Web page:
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Staying active for your mental wellbeing

Deakin medical student Jeremy Taylor highlights the benefits of staying active for your mental health.

By Jeremy Taylor, Deakin Medical Student & Active Geelong Movement Champion


When our mental resilience is tested through events like pandemics, relationship issues, job loss and injury it can place a significant burden on our mental and physical health. It’s important during this time we place an extra focus on maintaining our wellbeing. As young medical students, my peers and I understand the importance of physical wellbeing and staying ‘fit’, but I question how many of us take the time to focus specifically on our mental wellbeing.

The role of physical activity in mental health

Although there are a number of ways to maintain mental wellbeing, this article focuses on the role of physical activity. Being active is not only great for physical wellbeing, but evidence highlights that it can greatly improve our mental wellbeing by raising self-esteem and cognitive function, as well as providing distraction, self-efficacy and social interaction.1,2

Research suggests that people who exercise regularly and consistently have improved mental wellbeing and lower rates of mental illness 1,3. Exercise has been proven to improve sleep patterns and help individuals to manage stress 4. Studies have shown that exercise can be used to treat mild to moderate depression, with some evidence concluding the that effects of exercise are similar to both cognitive behavioural therapy and antidepressant medication.3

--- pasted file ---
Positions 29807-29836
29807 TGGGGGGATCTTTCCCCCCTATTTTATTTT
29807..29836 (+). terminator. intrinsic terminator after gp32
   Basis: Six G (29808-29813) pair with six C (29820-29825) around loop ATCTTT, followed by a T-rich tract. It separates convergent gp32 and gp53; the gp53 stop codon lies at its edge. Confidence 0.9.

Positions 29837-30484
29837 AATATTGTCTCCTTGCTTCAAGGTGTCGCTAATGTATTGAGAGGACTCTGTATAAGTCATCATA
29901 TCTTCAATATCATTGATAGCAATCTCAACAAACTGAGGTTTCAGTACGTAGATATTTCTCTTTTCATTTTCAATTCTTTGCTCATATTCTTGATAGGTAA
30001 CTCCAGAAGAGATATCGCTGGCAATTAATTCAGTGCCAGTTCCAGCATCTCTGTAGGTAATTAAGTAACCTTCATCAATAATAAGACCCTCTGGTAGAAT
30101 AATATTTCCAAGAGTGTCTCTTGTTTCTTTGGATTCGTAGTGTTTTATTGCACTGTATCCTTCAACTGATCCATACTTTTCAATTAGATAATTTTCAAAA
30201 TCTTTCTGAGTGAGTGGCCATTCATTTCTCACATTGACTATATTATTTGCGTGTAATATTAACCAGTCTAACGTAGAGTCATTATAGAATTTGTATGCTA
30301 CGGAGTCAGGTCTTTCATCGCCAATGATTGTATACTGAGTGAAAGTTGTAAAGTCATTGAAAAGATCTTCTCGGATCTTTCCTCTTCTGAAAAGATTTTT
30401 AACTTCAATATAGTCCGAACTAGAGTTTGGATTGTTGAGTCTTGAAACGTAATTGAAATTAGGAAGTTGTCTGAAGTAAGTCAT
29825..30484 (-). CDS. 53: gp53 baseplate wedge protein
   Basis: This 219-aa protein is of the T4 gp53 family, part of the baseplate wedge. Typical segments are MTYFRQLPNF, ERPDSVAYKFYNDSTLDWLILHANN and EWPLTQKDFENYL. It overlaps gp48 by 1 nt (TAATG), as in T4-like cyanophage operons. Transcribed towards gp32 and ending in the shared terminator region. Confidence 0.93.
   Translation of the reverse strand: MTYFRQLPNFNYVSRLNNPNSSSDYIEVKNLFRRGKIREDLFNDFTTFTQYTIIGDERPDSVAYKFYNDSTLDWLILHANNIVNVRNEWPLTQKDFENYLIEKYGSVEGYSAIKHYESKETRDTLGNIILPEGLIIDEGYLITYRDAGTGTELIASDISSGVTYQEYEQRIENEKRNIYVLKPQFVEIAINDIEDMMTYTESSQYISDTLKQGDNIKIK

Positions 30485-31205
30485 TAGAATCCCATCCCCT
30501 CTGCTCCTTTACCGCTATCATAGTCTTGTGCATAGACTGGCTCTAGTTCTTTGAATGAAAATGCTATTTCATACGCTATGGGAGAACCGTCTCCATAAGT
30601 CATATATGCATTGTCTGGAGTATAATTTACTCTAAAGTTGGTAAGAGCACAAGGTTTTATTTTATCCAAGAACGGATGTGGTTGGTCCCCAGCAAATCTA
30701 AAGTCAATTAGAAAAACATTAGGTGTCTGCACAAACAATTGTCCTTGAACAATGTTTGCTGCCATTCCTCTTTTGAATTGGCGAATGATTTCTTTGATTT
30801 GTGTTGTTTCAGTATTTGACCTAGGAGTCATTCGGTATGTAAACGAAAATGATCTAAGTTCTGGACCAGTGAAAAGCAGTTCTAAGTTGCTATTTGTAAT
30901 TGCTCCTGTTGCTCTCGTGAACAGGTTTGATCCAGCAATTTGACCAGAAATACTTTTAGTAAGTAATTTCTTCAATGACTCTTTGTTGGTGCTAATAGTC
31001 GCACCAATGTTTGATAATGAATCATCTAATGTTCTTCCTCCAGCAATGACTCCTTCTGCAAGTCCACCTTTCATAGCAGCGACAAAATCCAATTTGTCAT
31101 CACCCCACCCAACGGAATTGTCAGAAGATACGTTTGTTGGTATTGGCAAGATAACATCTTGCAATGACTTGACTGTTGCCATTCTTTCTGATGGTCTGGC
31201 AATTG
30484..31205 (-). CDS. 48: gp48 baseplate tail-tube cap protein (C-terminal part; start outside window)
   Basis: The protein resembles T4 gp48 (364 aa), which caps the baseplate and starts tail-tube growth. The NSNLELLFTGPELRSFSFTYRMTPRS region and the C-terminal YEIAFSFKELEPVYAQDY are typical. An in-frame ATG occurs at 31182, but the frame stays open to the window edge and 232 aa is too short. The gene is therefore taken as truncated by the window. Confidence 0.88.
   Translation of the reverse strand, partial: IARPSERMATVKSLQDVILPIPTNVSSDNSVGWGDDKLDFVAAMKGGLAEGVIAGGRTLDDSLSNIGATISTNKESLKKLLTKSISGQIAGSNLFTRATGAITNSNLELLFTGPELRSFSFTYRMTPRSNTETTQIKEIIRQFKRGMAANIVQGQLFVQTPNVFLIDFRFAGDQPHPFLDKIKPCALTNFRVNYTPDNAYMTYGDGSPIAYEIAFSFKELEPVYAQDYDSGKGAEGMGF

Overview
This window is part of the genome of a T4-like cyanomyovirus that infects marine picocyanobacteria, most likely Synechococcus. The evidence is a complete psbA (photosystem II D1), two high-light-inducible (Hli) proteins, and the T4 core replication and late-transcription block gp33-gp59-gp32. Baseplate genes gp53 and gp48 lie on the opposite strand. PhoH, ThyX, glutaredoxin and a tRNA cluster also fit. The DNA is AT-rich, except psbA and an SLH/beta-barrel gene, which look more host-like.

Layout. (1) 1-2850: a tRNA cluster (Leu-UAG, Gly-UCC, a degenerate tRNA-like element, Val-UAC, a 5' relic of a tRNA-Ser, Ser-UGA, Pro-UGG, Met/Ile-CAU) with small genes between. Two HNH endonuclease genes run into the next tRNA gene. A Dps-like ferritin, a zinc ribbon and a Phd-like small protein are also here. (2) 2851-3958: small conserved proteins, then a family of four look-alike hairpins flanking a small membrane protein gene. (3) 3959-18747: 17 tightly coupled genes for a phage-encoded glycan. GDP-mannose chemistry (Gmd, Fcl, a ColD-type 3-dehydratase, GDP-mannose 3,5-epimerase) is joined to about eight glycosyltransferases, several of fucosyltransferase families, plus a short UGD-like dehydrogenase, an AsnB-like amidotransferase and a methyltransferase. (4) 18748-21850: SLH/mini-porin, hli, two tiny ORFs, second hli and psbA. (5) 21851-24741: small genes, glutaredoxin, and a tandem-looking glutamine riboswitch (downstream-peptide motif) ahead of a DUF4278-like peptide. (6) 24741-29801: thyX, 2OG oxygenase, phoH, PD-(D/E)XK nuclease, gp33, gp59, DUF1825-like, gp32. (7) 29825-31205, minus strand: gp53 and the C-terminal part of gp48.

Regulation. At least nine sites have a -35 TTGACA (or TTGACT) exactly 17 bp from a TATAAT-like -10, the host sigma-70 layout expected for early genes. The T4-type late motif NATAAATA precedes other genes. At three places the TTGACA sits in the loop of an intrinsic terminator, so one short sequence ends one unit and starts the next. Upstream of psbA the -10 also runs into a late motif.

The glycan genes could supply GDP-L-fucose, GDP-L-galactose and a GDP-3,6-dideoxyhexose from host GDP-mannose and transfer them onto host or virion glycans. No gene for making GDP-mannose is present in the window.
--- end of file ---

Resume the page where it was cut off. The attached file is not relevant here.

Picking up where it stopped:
How much physical activity is needed?

Whilst research indicates a curvilinear relationship between exercise levels and mental wellbeing, the evidence highlights that the levels of activity required to achieve benefits are not drastic.1 A recent study by the Harvard T.H. Chan School of Public Health found that running for 15 minutes a day or walking for an hour reduces the risk of major depression by 26%.5  Anything that can get your body moving and increases your heart rate, be it playing team sports with friends, dancing or swimming, will help to release stress and give you a better chance at improving your mood.